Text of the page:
US presidential hopeful Jeb Bush is set to speak to US expatriates in Hong Kong today as he looks to win support from the territory’s community of overseas voters.

The former Florida governor and establishment pick for the Republican nomination will reach out to Republican Party supporters in Hong Kong via conference call today in an effort to win the backing of local US expatriates.

Jeb Bush speaks to Hong Kon
Jeb Bush speaks to Hong Kong. Photo: HKFP.

The youngest scion of the Bush dynasty that has already produced two American heads of state has set out to win the support of centre-right Republicans concerned about choosing a nominee who is more palatable to the wider American electorate.

Whilst competitor Donald Trump has emerged as a forerunner thanks to his unapologetically populist rhetoric, observers say that minority voters and more moderate party members have felt alienated by his strongly anti-immigration stance.

2008 Republican presidential candidate and decorated veteran John McCain—whom Trump said is “not a war hero” due to his capture and five-year imprisonment by Viet Cong forces—has even accused the billionaire-turned-demagogue of catering to “the crazies” with his brash appeals to the party’s far right.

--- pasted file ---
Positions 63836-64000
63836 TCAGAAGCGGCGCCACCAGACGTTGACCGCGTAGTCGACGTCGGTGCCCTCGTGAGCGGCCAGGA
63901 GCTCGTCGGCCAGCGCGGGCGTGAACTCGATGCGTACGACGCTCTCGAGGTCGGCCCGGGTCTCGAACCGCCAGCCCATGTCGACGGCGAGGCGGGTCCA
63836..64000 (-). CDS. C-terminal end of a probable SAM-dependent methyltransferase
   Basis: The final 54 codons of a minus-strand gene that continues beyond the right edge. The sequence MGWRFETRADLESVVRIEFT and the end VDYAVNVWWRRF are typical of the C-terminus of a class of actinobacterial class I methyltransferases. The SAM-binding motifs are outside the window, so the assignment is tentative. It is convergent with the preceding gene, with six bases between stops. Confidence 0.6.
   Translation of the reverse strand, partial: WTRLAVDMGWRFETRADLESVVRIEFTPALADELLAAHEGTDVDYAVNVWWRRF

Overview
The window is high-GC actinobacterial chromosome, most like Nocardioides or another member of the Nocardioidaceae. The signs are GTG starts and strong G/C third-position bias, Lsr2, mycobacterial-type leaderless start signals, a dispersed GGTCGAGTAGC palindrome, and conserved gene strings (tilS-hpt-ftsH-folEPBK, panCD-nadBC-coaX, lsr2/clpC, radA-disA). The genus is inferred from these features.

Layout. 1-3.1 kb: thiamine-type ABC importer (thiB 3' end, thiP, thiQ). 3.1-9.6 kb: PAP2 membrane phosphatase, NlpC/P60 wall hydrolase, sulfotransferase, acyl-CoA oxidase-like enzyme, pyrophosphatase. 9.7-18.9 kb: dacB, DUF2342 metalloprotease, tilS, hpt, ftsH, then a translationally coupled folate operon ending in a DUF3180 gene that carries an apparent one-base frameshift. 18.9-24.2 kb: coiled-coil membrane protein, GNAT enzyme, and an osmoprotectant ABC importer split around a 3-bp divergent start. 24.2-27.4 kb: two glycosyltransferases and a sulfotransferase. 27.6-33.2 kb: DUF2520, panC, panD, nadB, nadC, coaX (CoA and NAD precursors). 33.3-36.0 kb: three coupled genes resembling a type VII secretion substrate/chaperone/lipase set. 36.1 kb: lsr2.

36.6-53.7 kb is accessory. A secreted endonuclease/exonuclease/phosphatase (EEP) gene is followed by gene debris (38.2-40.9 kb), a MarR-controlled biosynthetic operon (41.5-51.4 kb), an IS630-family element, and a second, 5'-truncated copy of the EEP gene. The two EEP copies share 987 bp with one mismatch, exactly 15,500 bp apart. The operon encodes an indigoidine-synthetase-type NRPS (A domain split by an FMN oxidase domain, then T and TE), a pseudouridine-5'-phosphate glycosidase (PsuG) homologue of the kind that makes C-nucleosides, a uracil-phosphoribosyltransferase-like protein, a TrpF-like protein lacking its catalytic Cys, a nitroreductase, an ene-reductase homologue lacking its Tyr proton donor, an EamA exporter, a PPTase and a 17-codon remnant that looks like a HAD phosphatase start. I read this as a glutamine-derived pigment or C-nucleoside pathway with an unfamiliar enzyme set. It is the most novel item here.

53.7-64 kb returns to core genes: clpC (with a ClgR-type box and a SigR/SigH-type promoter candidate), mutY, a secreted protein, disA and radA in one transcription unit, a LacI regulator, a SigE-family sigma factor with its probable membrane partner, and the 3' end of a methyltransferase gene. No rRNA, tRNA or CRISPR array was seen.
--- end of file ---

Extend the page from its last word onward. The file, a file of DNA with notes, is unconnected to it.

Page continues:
donald trump
Donald Trump. Photo: Wikimedia Commons.

Some members of Republicans Overseas have suggested that Bush, widely considered a moderate and pragmatist within the Republican spectrum, appeals more to some international audiences. Local GOP backers in Hong Kong, however, are still hedging their bets.

A representative from the Hong Kong chapter of Republicans Overseas told HKFP that the group “feel[s] blessed to have a real choice for our candidate rather than some sort of predetermined coronation,” adding that “any of the 16 or 17 Republican candidates for President would be a far superior choice to either Hillary Clinton or Joe Biden, whichever eventually makes it through Obama’s coronation process.”

Ryan Ho Kilpatrick is an award-winning journalist and scholar from Hong Kong who has reported on the city’s politics, protests, and policing for The Washington Post, Los Angeles Times, TIME, The Guardian, The Independent, and others